Jim Richards, CEO of Total Security Solutions, has been evaluating and improving corporate security measures in workplaces for a long time. “Too often,” he notes, “big organizations, their facility managers, and even the security integrators they hire look at security as a fix that can be dropped in place. Like swapping out a leaky valve or adding a skylight. They don’t see this as a system of components. A bullet-resistant barrier is a component of security. Cameras are a component. Access control systems. Fire suppression. The security guards. Their security protocols. All of this goes into creating a system.”
There are three corporate security gaps that experts we spoke with see again and again, and consistently undermine workplace safety in and around corporate offices:
- Access control
Improper and Unmonitored Security Cameras
Cameras can be an absolutely invaluable addition to your building security—but only if someone is watching and ready to take action. There is no consistent, convincing evidence that the simple presence of a video camera, by itself, deters crime.
As Bernie Youngblood, Director of Marketing at Detection Systems and Engineering noted at the end of last year, there is “a fascination with video surveillance—which makes it very easy to sell cameras. But the camera doesn’t magically make you safe. The only thing most cameras do is take a lot of pretty pictures of people stealing your stuff.… there are probably 100 cameras within 1,000 feet of this building. And what are they doing? They’re writing data to hard-drives. No one is watching those cameras, no one is paying attention.” As a result, there is no actual increase in safety—just an increase in successful prosecutions after a crime has already been committed.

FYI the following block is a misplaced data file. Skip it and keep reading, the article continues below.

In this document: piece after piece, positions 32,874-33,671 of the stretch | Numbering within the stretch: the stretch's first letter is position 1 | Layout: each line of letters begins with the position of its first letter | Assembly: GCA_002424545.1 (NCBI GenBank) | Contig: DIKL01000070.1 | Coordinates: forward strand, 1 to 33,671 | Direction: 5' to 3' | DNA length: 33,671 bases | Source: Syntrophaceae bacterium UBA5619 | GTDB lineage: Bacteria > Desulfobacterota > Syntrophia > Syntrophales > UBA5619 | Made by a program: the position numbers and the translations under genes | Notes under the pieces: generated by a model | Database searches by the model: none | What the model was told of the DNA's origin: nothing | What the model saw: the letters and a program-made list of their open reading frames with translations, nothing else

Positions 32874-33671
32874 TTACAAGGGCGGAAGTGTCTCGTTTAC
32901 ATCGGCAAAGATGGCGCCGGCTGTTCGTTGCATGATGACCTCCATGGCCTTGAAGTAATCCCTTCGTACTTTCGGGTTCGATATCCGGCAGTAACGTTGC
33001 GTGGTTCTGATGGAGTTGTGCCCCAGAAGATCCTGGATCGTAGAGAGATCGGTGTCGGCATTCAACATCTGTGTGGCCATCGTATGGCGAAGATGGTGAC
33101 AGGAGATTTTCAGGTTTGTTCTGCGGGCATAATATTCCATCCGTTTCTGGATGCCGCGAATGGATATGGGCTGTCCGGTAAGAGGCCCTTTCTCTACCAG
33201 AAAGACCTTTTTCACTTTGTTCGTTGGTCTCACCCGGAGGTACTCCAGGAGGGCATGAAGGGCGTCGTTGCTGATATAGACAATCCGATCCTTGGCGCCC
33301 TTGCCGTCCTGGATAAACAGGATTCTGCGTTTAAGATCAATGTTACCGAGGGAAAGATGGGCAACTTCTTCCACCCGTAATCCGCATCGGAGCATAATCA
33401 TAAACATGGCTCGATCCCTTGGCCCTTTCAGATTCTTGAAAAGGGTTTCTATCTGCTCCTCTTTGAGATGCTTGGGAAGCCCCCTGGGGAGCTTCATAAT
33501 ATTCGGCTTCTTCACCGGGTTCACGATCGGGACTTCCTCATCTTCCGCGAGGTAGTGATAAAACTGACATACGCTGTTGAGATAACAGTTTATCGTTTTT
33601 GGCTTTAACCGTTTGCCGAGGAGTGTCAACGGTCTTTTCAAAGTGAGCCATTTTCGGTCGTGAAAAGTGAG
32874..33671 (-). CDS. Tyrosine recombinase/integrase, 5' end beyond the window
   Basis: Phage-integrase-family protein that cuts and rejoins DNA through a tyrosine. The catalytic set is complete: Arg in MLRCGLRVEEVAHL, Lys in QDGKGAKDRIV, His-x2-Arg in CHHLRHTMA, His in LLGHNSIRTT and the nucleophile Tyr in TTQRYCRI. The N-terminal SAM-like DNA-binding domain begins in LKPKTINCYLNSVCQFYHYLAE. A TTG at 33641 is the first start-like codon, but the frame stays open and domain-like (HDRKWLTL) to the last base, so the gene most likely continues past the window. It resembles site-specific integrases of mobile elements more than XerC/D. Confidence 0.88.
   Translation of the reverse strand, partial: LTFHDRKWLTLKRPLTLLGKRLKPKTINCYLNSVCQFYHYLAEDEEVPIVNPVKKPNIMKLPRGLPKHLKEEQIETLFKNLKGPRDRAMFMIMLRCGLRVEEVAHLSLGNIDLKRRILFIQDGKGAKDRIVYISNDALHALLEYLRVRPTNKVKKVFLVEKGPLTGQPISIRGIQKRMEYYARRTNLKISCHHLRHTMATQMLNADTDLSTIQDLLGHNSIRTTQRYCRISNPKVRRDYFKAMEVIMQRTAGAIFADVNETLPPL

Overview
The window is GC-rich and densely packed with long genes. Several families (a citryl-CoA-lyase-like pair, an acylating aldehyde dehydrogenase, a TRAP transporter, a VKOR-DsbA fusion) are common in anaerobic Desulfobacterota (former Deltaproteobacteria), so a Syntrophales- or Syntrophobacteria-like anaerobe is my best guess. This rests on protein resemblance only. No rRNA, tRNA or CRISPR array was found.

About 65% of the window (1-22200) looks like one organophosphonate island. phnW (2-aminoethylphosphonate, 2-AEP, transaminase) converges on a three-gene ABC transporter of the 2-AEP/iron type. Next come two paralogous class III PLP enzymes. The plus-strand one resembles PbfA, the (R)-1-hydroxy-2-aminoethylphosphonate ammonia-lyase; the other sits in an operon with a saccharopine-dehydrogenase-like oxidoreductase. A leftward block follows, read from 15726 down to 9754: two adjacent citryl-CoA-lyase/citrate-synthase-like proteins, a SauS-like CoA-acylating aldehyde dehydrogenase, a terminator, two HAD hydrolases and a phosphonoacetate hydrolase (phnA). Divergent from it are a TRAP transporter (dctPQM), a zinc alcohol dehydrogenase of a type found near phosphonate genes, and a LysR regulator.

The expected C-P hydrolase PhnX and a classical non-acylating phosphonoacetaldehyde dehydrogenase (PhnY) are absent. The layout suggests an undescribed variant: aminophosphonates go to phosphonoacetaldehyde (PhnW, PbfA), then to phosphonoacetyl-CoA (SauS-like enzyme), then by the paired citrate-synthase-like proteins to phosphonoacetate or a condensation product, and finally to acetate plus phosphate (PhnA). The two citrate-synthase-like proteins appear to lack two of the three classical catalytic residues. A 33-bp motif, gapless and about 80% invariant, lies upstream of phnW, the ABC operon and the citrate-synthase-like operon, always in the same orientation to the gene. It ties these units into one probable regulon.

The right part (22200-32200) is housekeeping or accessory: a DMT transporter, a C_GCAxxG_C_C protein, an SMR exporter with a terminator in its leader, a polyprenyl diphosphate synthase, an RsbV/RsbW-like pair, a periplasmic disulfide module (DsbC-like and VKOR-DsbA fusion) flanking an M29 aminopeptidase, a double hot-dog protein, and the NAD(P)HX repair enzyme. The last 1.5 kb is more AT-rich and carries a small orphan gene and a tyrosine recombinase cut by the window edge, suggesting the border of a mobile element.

Joe Delia is inclined to agree. Delia is the senior director of U.S. Security Consulting Services for GardaWorld, as well as a former Deputy Chief of Police with nearly 30 years on the force. Delia notes that cameras are only half of the equation. “Use your cameras in a proactive, not a reactive fashion,” he says. If you’re going to use cameras, you must also monitor them, and be prepared to react as early as possible—ideally before an incident begins.
Defeating Your Own Access Control
In a webinar earlier this year, Ben Scaglione (corporate security director for DVS, a leading security consulting and engineering firm) spoke at length about how large organizations botch access control. Often this comes down to end users undermining their own security: doors with keyed locks are left unlocked, or the keys are freely copied and distributed, or the door itself is propped open for “convenience.” All this can usually be addressed with training.
The fundamental complexity of large corporate security systems tends to create gaps. Few walls are truly plumb, few floors perfectly flat. Installers and contractors make tweaks and adjustments throughout any project. But over the course of a large project, these stack up. A slightly wider than necessary gap between the door and jam isn’t a big deal. Neither is swapping in a different strike plate because the specified plate was out of stock. Every door is going to have some play in it, but all of this taken together can make for a situation where a door latch doesn’t engage properly. Your expensive building-wide cloud-controlled access control system won’t help if the door latch can be defeated with a butter knife.